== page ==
Reading The Rest Is Noise: Listening to the Twentieth Century by Alex Ross. An account of how classical music got from the late romanticism of Mahler to the tape loops of Steve Reich, Ross succinctly explains everything from the lives of composers under the regimes of Hitler and Stalin to Gershwin and Bernstein’s struggle to find both mainstream and pop acceptance in this country. As I know next to nothing about music theory, Ross’s extended descriptions of how music works, tracing the journey of a piece from a minor A and then through whole or half steps up or down an octave, left me befuddled, no closer to understanding why I can’t tell the difference between Schoenberg and Stravinsky. But Ross’s lyrical glosses on how music sounds were thrilling—poetry masquerading as criticism. Here Ross describes the ending of Richard Strauss’s tone poem Don Juan: “an upward-scuttling scale in the violins, a quiet drumroll, hollow chords on scattered instruments, three thumps, and silence.”
Losing the wiffle ball in the high grass on the summer solstice, a year-and-a-half ago on the back side of the Shawangunk Ridge in High Falls. Twelve of us drinking wine, having a picnic, saying any absurdity that entered our heads—meaningless things you believe you’ll always have time for on the longest night of the year. The annual tradition of watching the sun go down, calling John in San Diego on his birthday, and waiting for the fireflies.
Except now Pilar’s moved to Philadelphia to marry Peter, her English boyfriend, a veterinarian. And Megan and Joe live outside Albany currently, only an hour away, but we hardly ever see them. Ed and Fairlight moved to Colorado; I haven’t spoken to either of them in six months. Mark and Riddi are in Santa Cruz, Riddi having just birthed black-haired Isla Elizabeth. But it’s been long enough that I’m not sure if they were even there or not.
Five of us tramped down the high grass for long two minutes looking for the ball, then gave up.
Driving home from work one warm evening, window down in January, I spot a wiffle ball marooned in a mound of charcoal snow starred with gravel.
Reading a profile of the photographer and model Lee Miller in the New Yorker by Judith Thurman. Born and raised in Poughkeepsie, Miller would have turned 100 last April. (She died in 1977 of lung cancer.) Miller’s life and work cast a jagged shadow across the middle third of the 20th century. She was a lover of Man Ray, Jean Cocteau, and others as she saw fit, more like a man than a woman of her time in the exercise of sexual privilege. A drawing of Miller by Georges Lepape was featured on the cover of Vogue. She was one of the few women accredited as a war correspondent during World War II; her pitiless images of the concentration camps are among her best-known work. On April 30, 1945, the day after Dachau was liberated, Miller and Dave Scherman, who worked for Life, were among the first journalists to document the human wasteland that Nazi barbarism had created. Later that day, Scherman and Miller finagled a stay in Hitler’s private apartment in Munich from the 45th Infantry Division. Scherman took Miller’s picture nude in Hitler’s bathtub, a photograph of the Führer resting against the back wall of the tub—just hours after documenting the crime of the century. Thurman calls it “a sensational moment of callous clowning.”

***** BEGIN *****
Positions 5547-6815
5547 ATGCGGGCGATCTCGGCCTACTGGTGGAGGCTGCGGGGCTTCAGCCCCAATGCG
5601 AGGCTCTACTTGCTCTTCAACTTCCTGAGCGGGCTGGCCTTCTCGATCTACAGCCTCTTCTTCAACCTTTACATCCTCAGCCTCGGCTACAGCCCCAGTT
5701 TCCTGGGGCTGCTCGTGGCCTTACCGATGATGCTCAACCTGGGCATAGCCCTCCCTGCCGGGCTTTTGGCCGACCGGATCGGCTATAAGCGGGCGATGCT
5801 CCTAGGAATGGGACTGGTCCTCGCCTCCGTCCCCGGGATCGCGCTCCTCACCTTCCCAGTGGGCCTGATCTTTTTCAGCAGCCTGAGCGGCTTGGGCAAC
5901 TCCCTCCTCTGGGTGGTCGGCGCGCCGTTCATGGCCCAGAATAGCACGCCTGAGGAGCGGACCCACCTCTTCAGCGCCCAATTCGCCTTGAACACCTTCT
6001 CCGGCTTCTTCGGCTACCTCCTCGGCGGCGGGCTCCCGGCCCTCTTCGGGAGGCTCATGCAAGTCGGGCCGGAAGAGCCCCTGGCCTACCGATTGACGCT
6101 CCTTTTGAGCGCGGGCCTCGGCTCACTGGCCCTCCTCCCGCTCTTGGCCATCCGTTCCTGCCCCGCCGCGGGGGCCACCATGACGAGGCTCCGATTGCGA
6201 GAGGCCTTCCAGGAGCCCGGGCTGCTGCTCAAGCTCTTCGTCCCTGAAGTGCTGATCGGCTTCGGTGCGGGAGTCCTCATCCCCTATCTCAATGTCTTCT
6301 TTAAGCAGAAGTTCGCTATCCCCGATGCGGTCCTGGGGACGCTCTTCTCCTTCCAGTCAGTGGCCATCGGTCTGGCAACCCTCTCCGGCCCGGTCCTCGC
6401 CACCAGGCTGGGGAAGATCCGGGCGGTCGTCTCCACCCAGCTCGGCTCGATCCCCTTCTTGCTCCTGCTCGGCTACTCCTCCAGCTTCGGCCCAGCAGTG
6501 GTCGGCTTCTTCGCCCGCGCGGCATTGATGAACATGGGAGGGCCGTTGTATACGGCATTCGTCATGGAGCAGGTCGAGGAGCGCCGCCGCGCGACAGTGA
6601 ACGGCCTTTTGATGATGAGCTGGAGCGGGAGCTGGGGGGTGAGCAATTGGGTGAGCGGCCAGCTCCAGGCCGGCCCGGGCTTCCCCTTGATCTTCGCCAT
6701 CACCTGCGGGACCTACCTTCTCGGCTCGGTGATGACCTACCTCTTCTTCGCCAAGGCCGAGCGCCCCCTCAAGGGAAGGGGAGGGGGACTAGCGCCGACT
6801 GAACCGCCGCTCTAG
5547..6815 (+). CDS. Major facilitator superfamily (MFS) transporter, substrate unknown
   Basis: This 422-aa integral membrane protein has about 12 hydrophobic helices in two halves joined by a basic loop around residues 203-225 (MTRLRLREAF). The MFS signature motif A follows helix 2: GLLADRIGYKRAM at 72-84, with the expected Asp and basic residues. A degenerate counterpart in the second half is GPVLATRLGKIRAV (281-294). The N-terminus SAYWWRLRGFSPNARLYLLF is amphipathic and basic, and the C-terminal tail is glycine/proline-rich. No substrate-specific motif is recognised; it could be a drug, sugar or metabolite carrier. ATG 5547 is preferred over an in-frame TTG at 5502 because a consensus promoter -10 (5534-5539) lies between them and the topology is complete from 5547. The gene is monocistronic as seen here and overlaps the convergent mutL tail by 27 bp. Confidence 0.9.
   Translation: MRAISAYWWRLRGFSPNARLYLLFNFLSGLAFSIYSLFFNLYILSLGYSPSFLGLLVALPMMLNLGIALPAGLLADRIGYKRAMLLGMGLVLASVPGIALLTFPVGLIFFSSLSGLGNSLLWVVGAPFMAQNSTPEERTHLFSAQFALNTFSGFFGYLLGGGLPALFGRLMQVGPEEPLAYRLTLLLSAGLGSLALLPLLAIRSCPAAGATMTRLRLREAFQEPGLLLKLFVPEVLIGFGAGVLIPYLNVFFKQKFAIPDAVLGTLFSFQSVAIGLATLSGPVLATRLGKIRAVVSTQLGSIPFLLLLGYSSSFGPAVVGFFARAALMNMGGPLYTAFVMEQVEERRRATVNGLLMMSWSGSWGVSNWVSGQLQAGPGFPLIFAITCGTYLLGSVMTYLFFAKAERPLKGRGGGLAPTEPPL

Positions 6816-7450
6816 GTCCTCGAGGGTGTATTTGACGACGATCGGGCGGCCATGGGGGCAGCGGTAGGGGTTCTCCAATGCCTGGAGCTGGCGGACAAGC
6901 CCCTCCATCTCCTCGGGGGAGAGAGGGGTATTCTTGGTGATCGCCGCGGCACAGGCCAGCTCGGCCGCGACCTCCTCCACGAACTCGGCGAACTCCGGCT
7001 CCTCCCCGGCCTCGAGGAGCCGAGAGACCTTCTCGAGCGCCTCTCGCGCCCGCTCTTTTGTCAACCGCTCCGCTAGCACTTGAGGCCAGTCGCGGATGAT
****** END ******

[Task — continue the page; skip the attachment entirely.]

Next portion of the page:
I visited Auschwitz/Birkenau with my mother and sister five years ago. After a morning of touring the grounds at the former concentration camp sites, we drove on to Prague and checked into our hotel. After freshening up, we ate Indian food in a restaurant just off the Old Town square. I drank four or five bottles of pivo with the spicy vindaloo. In the morning, we walked across the Charles Bridge in a misting rain to visit the castle with the rest of the tourists.
Discovering another expression for bad luck courtesy of Martha Frankel: hats and eyeglasses. It’s the title of her memoir about gambling and family (a review can be found on page 52). The term refers to what happens when a ship sinks, and all the cargo—human or otherwise—sinks along with it. What floats to the surface—hats and eyeglasses.
Listening to Dylan’s “You Ain’t Going Nowhere,” performed by Glen Hansard and Marketa Irglova. It’s the seventh song on the second disc of the I’m Not There soundtrack, sandwiched between “I Wanna Be Your Lover” by Yo La Tengo and “Can You Please Crawl Out Your Window?” by The Hold Steady. Hansard and Irglova, known for singing and starring in the wistful indie romance Once, unlock the song’s unalloyed, propulsive joy with their harmony in a way that Dylan’s weary drone never could. He wrote it, but they now own it. The type of hopeful, happy three minutes of music that makes me want to learn guitar, like Simon and Garfunkel’s “The Only Living Boy in New York.” I play the song over and over in my car for days on end. The words make no logical sense—“Genghis Khan and his brother Don /could not keep from keeping on”; “Whoo-ee! Ride me high”—as one might expect from Dylan, but I shout along just the same to their intuitive logic. What is it about certain collections of sounds that possesses us, as if we suffered from a mania?
Getting the news that Heath Ledger, who portrayed one of Dylan’s personas in I’m Not There, had been found dead in his apartment, at the age of 28.
Whoo-ee! Ride me high
Tomorrow’s the day
My bride’s gonna come
Oh, oh, are we gonna fly
Down into the easy chair
Listen to Brian every Monday morning at 8:15 with Greg Gattine of WDST’s “Morning Show with Gattine and Franz” on 100.1 FM.